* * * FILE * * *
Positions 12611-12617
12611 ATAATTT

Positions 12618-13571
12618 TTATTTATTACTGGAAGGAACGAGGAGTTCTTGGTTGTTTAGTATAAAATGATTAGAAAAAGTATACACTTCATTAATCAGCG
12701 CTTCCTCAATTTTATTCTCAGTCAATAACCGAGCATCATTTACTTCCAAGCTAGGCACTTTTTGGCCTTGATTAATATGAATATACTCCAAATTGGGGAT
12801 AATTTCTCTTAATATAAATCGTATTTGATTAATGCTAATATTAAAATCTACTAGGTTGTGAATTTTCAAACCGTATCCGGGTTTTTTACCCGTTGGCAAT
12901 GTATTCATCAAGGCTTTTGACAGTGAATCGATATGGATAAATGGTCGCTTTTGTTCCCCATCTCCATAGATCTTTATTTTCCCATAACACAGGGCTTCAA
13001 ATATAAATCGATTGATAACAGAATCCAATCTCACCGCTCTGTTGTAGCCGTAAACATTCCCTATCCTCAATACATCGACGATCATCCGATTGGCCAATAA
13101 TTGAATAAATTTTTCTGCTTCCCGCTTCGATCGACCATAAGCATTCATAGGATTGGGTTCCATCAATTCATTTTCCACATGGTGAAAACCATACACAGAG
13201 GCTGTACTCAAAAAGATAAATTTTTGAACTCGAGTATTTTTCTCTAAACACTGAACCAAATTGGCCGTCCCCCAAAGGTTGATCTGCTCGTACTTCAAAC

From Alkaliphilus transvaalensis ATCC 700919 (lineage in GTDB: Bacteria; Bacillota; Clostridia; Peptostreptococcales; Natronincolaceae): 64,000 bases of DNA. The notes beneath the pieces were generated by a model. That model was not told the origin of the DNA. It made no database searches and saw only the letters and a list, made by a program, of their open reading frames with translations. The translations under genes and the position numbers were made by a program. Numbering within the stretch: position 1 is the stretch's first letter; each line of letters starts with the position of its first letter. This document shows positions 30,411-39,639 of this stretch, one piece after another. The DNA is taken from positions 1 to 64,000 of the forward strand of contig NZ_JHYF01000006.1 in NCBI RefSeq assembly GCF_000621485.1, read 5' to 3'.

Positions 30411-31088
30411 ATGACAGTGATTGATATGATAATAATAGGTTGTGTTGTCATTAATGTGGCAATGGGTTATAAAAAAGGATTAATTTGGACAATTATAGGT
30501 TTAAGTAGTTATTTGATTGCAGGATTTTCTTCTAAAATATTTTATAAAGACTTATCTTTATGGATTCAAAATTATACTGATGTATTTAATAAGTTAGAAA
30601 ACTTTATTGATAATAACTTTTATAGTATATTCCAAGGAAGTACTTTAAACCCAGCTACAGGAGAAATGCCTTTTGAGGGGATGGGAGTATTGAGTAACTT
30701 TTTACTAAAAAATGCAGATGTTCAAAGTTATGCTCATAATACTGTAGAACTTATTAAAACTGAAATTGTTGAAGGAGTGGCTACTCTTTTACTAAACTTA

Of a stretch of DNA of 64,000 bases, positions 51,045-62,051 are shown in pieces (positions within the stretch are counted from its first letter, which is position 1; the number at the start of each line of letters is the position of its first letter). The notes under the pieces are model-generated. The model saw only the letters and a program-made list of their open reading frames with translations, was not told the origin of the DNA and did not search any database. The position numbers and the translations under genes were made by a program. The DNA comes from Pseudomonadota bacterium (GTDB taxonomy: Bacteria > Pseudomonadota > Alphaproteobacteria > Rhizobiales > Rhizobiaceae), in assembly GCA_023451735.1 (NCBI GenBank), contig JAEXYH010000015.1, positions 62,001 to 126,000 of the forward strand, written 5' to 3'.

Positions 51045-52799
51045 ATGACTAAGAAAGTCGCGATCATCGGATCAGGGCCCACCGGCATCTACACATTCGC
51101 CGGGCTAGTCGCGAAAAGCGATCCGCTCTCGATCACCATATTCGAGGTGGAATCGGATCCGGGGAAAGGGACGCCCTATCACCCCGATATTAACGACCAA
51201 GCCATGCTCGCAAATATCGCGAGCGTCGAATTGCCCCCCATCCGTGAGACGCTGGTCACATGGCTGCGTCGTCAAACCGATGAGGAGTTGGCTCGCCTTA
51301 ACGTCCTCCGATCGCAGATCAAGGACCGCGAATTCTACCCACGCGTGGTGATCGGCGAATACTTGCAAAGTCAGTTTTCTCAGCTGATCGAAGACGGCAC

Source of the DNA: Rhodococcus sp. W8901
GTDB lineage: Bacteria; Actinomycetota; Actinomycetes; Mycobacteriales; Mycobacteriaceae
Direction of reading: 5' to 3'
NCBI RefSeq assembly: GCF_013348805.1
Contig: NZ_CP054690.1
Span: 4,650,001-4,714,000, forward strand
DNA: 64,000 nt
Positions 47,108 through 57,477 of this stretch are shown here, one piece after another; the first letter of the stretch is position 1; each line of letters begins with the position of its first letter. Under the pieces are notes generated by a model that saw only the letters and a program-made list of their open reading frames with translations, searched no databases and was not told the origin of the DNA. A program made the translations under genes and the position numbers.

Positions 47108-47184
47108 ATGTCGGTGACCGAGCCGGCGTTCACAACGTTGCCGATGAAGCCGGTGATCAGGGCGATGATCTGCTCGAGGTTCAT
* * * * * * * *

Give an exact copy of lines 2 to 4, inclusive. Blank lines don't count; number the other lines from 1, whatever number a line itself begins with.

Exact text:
12611 ATAATTT

Positions 12618-13571
12618 TTATTTATTACTGGAAGGAACGAGGAGTTCTTGGTTGTTTAGTATAAAATGATTAGAAAAAGTATACACTTCATTAATCAGCG